The UK has its fair share of challenges, but in America the situation is much graver.
The UK is certainly no stranger to challenges and problems facing its legal education sector.
The changing nature of the profession it supplies, in particular the requirement for lesser-qualified (cheaper) options from firms and the collapse of public funding, has rebounded down to further-education providers.
This has seen some innovation in the sector, from money-back guarantees for jobless graduates to the creation of alternative business structures, and in other cases, notably the Kaplan Law School, some have decided to pack up altogether.
Yet if the UK legal education sector has its issues, these are little compared to the near-crisis emerging across the pond in the US.
A report, commissioned by the American Bar Association (ABA) and published in June, spelt out the perfect storm of dilemmas facing this sector.
For a start, the report laid out an alarming fall in enrolment: new entrants to private law school dropped by 30% in four years and by 18% to public law school.
Those who do enrol face a challenging job market post-graduation and a daunting red figure in their bank accounts.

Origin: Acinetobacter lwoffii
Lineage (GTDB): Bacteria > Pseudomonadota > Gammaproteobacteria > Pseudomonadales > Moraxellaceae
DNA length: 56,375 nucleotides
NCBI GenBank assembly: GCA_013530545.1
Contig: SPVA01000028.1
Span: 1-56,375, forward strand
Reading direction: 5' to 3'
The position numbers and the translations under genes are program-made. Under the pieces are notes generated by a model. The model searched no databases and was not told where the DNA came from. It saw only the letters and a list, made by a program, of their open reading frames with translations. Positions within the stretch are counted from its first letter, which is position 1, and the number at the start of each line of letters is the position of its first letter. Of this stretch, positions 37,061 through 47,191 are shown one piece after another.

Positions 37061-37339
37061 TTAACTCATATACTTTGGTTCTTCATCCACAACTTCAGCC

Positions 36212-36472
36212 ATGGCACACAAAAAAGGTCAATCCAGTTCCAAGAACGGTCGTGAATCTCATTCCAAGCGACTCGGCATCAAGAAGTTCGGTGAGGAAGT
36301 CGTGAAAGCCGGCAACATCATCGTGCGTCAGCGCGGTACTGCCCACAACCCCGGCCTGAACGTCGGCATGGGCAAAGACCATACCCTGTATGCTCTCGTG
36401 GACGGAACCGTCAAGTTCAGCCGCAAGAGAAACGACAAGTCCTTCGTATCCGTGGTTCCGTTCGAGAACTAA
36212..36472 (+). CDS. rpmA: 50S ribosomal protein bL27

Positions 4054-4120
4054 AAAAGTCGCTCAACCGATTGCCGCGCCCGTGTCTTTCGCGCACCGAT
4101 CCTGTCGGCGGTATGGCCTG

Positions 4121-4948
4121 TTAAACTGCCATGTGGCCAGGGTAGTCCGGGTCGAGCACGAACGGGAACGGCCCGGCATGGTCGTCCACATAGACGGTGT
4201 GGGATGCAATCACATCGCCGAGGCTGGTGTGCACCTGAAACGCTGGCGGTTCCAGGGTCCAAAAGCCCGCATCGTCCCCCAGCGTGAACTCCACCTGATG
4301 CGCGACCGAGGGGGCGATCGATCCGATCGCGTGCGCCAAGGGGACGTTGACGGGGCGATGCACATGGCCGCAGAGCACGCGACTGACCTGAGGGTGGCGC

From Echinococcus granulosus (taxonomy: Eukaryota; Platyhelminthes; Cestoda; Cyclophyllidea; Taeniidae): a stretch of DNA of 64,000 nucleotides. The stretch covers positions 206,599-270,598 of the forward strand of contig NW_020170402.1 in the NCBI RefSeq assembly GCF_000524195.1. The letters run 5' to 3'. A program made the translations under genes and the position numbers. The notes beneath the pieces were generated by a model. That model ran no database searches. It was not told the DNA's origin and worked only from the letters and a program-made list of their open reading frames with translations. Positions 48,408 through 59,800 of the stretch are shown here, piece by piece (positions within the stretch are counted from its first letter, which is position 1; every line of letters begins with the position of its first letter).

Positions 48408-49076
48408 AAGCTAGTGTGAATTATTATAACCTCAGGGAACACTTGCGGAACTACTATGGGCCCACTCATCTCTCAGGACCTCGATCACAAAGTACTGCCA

More than one-third of the public school class of 2013 failed to land a permanent, full-time bar passage-required job; for private law schools this figure was 43%.
Average debt has risen markedly: from $102,000 in 2006 to $127,000 (around £83,000) in 2013 in private law schools, and from $66,000 to $88,000 for public law graduates.
The fall in enrolment means standards are falling, with falling numbers of high-scoring students coming into law school this year.
Innovation is starting to happen, with online classes more common and students encouraged to work with existing firms during their education.
Last month the ABA passed a series of reforms with good intentions but little prospect of any major turnaround. Terms and conditions will have to be in plain English and students will be offered minimum debt counselling, while law schools will be required to be more transparent about their finances.
Intriguingly for UK legal aid lawyers, the ABA wants an extension of the ‘public service loan forgiveness’ scheme, which rewards those who devote their skills to the public sector. Could a repayment of student debt be one way to encourage bright young lawyers into legal aid work? Perhaps.
The report says long-term solutions will be necessary in the US, but the law schools - themselves hardly flush - will not be enamoured by them. Caps on law student loans are suggested, as well as law schools taking on ‘skin in the game’ by being responsible for some loan repayment.
Ultimately, a thriving legal job market is the one guaranteed way to have young people flocking to the profession and willing to swallow the debt that comes with it.
But while that aspiration splutters, US legal education suffers. It seems increasing numbers of young people are simply deciding law is not worth the risk.
John Hyde is Gazette deputy news editor